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The Ukamau Group: New Perspectives on Cinematic Practices, Overshadowed Practitioners, and Texts. One-day Symposium

May 28 @ 9:30 am - 5:00 pm

The Bolivian film group Ukamau developed one of the most remarkable trajectories of Latin American political cinema, since the 1960s. Their work methodology was characterised by the incorporation of the Andean indigenous populations and subaltern subjects to emancipatory cinematic processes in countries (Bolivia, Peru and Ecuador) without well-established film industries. To this end, the Ukamau group created a decolonised cinematic practice and a filmic language based on the Andean cosmovision to communicate effectively and coherently with their target audiences, the Andean indigenous peasant and working-class majorities.

Since the mid-2000s, a new generation of academics in the Anglo-Saxon and Latin American spheres have renewed traditional interpretations about their filmography. This event is designed to offer Ukamau’s specialists, from both sides of the ocean, the possibility of sharing their latest research findings on Ukamau’s practices and texts, with an especial focus on newer perspectives, such as transnational, pan-Andean, decolonial, feminist, and production and labour approaches.

Everyone welcome. Please note that the event is bilingual (English and Spanish).

 

Programe

9.30-10.00. Arrivals and coffee.

10.00-10.05. Opening address by Isabel Seguí.

10.05-10.55.  David M.J. Wood (Universidad Nacional Autónoma de México / University of Cambridge), “Ukamau Before Ukamau: Film Culture, Propaganda, and the National Revolution.”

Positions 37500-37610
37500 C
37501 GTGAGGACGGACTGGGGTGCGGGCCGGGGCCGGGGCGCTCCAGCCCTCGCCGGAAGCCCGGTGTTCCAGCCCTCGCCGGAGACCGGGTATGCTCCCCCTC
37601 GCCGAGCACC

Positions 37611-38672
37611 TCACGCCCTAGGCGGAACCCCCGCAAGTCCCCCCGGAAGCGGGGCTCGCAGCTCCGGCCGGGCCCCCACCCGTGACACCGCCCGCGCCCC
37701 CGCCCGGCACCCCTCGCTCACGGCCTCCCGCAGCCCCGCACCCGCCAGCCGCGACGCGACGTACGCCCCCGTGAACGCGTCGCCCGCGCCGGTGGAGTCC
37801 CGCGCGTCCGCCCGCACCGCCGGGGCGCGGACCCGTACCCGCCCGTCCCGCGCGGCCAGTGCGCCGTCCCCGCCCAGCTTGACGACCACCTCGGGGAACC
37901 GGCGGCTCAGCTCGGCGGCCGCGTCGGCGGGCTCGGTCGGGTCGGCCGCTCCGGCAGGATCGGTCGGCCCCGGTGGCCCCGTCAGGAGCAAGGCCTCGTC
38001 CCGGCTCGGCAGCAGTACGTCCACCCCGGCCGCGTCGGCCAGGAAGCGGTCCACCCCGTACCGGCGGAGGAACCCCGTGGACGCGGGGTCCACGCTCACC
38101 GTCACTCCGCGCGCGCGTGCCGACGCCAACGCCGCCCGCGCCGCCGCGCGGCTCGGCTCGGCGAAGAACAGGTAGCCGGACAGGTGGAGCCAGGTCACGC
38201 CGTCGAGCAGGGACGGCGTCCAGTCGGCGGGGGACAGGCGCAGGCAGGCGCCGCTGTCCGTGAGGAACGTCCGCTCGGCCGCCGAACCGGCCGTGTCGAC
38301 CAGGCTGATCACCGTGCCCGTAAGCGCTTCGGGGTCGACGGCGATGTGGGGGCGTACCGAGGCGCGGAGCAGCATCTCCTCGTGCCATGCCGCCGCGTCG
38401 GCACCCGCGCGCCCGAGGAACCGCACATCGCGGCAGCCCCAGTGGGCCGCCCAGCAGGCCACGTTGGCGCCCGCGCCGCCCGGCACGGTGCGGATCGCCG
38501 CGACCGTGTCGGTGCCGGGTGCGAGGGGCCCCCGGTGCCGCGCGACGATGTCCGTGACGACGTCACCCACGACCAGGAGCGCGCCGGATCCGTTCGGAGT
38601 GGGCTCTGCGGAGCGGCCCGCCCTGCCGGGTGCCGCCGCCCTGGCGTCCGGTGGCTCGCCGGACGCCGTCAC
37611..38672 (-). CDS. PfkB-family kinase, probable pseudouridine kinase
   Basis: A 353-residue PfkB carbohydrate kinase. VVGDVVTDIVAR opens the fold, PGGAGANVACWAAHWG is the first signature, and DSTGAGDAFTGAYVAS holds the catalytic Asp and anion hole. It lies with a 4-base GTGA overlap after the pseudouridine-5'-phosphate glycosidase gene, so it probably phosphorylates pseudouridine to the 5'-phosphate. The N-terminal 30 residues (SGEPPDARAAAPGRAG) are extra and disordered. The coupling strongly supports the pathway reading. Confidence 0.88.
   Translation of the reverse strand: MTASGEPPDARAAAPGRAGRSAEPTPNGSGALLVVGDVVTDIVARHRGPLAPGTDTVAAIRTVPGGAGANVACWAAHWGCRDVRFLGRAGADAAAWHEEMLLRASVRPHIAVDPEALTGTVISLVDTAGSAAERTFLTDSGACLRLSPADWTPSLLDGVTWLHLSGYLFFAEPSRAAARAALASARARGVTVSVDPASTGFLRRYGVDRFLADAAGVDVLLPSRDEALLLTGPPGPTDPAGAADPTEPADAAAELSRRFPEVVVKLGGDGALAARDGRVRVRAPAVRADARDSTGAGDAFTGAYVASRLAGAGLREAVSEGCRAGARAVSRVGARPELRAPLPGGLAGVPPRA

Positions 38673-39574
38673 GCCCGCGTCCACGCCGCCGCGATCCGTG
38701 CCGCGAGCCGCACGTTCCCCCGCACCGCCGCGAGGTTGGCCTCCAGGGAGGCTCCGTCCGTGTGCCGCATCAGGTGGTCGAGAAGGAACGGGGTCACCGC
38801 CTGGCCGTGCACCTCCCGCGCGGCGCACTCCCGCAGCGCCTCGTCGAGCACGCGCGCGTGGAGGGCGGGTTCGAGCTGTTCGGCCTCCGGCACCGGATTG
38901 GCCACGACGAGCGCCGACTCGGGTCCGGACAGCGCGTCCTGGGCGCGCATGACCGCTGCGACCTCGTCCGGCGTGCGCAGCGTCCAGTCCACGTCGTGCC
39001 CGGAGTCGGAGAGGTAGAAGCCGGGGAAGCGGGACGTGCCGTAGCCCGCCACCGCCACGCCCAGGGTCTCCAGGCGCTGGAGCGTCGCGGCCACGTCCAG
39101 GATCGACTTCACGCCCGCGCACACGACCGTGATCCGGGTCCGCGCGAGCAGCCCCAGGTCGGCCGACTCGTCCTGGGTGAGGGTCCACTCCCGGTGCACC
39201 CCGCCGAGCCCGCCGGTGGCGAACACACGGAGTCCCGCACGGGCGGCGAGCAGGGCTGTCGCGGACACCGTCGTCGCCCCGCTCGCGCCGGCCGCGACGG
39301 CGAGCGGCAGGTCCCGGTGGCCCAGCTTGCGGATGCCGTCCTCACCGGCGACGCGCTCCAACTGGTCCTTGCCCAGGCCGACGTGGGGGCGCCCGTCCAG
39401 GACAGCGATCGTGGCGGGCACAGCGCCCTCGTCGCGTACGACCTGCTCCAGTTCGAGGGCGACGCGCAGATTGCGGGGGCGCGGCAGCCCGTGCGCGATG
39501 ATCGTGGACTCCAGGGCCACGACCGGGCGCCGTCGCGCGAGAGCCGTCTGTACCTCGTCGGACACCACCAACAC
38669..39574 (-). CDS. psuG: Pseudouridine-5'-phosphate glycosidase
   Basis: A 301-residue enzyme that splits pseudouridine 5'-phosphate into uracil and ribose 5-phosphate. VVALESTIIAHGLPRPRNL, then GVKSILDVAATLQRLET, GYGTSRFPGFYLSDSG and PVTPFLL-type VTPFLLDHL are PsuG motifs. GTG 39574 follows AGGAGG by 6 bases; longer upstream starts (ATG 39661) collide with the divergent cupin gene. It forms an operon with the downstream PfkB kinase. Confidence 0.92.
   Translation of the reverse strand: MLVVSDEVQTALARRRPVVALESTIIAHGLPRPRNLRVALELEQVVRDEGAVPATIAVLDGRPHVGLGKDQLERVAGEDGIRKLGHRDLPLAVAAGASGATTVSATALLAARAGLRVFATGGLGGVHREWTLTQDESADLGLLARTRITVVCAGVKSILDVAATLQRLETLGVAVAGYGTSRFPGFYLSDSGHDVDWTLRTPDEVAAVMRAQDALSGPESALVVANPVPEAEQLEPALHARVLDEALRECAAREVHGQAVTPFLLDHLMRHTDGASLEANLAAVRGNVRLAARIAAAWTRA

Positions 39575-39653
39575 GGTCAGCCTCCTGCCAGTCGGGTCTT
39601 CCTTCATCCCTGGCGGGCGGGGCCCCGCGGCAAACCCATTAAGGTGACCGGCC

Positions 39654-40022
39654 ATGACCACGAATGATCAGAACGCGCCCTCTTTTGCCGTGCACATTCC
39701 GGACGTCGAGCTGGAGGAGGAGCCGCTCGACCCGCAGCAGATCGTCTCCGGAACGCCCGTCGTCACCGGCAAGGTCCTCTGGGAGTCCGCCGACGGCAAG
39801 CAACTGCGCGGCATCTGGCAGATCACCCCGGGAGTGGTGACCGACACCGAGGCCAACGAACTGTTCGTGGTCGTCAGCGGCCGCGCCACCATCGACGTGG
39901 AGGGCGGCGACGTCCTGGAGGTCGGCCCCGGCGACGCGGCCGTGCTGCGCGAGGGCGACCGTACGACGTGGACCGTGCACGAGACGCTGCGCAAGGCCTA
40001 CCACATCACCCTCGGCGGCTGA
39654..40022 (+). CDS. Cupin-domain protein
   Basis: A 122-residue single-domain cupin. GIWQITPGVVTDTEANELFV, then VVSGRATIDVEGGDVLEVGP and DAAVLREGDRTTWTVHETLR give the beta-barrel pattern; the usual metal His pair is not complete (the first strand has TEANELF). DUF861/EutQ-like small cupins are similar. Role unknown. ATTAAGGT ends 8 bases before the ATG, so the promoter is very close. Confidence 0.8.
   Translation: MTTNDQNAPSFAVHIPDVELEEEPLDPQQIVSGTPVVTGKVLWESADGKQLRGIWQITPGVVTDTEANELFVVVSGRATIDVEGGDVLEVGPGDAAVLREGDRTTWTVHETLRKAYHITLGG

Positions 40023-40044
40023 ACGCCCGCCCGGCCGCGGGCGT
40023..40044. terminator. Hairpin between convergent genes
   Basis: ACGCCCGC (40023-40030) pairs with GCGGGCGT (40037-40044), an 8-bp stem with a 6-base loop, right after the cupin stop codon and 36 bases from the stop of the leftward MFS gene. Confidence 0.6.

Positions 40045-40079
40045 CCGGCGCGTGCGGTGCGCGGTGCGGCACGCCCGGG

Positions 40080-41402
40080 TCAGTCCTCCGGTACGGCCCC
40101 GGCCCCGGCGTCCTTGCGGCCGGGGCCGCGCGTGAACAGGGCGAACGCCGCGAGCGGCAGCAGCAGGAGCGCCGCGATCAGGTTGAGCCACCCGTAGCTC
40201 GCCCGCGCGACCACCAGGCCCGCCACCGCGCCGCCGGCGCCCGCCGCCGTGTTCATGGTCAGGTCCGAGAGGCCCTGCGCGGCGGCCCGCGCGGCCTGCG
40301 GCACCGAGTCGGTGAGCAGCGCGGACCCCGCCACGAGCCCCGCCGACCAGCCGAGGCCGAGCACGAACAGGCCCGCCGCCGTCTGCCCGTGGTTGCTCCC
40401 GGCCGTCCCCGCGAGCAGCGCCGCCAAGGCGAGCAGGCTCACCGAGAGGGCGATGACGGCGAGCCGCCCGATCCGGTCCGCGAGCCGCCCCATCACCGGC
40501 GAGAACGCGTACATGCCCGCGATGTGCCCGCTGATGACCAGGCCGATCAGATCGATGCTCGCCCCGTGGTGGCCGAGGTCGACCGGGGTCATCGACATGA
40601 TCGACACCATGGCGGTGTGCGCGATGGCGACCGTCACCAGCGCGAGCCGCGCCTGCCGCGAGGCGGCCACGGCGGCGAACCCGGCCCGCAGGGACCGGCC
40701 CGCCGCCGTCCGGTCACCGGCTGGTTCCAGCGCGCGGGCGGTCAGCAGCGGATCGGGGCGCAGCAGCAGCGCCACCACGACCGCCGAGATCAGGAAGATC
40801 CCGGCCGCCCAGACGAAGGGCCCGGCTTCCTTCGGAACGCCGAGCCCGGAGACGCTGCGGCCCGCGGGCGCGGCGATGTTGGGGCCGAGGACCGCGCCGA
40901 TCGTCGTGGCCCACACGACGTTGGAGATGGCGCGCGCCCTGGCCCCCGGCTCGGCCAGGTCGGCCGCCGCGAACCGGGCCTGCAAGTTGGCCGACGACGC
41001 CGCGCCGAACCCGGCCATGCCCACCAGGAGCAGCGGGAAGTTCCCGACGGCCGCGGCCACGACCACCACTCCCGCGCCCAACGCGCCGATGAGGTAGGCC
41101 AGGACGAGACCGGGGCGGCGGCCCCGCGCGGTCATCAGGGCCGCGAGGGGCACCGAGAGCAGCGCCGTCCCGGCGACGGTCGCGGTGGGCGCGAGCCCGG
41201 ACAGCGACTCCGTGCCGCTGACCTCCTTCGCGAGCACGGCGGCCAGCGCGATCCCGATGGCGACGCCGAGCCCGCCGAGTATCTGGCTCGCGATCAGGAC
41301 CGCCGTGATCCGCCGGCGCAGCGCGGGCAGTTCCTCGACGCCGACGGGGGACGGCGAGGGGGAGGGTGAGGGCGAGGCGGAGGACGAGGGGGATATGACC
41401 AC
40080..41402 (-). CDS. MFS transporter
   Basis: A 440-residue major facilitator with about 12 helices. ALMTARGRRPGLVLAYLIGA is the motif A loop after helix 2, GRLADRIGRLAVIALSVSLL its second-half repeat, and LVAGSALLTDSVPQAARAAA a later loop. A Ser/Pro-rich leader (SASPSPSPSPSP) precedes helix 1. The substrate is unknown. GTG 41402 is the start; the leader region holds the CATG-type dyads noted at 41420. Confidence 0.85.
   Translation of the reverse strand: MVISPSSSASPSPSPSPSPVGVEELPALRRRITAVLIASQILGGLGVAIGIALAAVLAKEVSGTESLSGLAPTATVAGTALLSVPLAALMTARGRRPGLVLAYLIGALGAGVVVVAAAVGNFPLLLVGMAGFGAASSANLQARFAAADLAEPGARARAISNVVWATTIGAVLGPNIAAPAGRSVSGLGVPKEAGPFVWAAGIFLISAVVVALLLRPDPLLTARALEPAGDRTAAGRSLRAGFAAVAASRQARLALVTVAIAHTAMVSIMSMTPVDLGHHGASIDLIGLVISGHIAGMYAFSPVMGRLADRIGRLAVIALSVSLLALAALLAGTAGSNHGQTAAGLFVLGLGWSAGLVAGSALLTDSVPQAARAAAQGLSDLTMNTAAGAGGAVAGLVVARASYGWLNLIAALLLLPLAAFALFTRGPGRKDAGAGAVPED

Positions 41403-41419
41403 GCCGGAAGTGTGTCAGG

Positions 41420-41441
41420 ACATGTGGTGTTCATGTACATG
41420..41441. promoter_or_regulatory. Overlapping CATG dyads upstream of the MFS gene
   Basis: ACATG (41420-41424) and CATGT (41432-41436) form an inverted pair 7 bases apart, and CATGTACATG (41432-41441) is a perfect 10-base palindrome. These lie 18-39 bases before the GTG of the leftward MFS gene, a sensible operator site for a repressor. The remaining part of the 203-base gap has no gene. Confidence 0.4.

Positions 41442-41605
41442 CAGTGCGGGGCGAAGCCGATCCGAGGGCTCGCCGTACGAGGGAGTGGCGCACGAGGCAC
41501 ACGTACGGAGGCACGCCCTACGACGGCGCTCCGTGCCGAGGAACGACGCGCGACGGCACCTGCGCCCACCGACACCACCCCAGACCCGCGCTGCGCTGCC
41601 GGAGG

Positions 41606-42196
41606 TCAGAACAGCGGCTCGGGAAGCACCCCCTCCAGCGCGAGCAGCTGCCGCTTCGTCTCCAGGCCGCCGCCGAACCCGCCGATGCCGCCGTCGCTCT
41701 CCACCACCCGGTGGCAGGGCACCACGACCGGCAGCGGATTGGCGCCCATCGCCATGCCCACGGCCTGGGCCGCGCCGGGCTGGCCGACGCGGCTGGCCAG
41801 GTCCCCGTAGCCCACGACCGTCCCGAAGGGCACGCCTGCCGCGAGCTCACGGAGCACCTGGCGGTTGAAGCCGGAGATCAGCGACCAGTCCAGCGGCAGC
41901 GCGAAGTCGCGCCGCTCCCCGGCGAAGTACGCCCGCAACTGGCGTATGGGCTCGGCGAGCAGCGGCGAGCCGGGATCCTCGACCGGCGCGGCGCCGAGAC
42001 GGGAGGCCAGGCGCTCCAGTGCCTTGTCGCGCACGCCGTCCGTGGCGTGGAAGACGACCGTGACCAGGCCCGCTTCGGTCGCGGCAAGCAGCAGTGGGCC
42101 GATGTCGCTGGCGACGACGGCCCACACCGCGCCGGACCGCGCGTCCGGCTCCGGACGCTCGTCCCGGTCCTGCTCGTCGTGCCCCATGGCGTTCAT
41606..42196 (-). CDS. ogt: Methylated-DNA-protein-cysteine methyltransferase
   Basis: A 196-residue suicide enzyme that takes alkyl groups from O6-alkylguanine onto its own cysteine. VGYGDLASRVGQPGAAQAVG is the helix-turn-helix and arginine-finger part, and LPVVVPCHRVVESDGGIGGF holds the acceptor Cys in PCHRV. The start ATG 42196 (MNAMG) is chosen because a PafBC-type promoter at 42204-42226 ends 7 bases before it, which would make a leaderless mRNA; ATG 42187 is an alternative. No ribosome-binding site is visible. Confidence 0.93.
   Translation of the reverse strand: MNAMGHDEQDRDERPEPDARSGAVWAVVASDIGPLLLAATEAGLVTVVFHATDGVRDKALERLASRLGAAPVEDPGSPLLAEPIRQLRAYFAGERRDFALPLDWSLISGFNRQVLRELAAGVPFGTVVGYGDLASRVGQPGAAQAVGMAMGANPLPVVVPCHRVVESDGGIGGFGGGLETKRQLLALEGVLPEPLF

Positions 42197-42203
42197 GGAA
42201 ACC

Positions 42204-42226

All papers followed by a response by Michael Chanan (University of Roehampton) and group discussion.

10.55-11.30. Screening Aysa (1965). Presented by David Wood.

11.30-12.10. Jonathan Alderman (University of St Andrews), “The social context and consequences of Blood of the Condor (Ukamau, 1969).”

12.10-12.50. María Aimaretti (CONICET-Universidad de Buenos Aires), “Tejidos, elipses y espirales: la memoria(s) como obsesión y práctica política en el Grupo Ukamau.”

12.50-13.30. Break. Lunch Provided.

13.30-14.10. Isabel Seguí (University of St Andrews), “Beatriz Palacios: Ukamau’s Cornerstone (1974-2003).”

14.10-14.50. Molly Geidel (University of Manchester), “The Destruction of the Development Film.”

14.50-15.15. Coffee Break.

15.15-16.00. Short interventions:

Mario Županović (University of Zadar), “Indianismo, Indigenismo, and Cholismo.

Marie-Eve Monette (University of Alabama), “Ukamau’s Legacy and a New Generation of Filmmakers: La Escuela Andina de Cinematografía.”

16.00-16.45. Plenary and future projects.

16.45- 17.00. Final Remarks.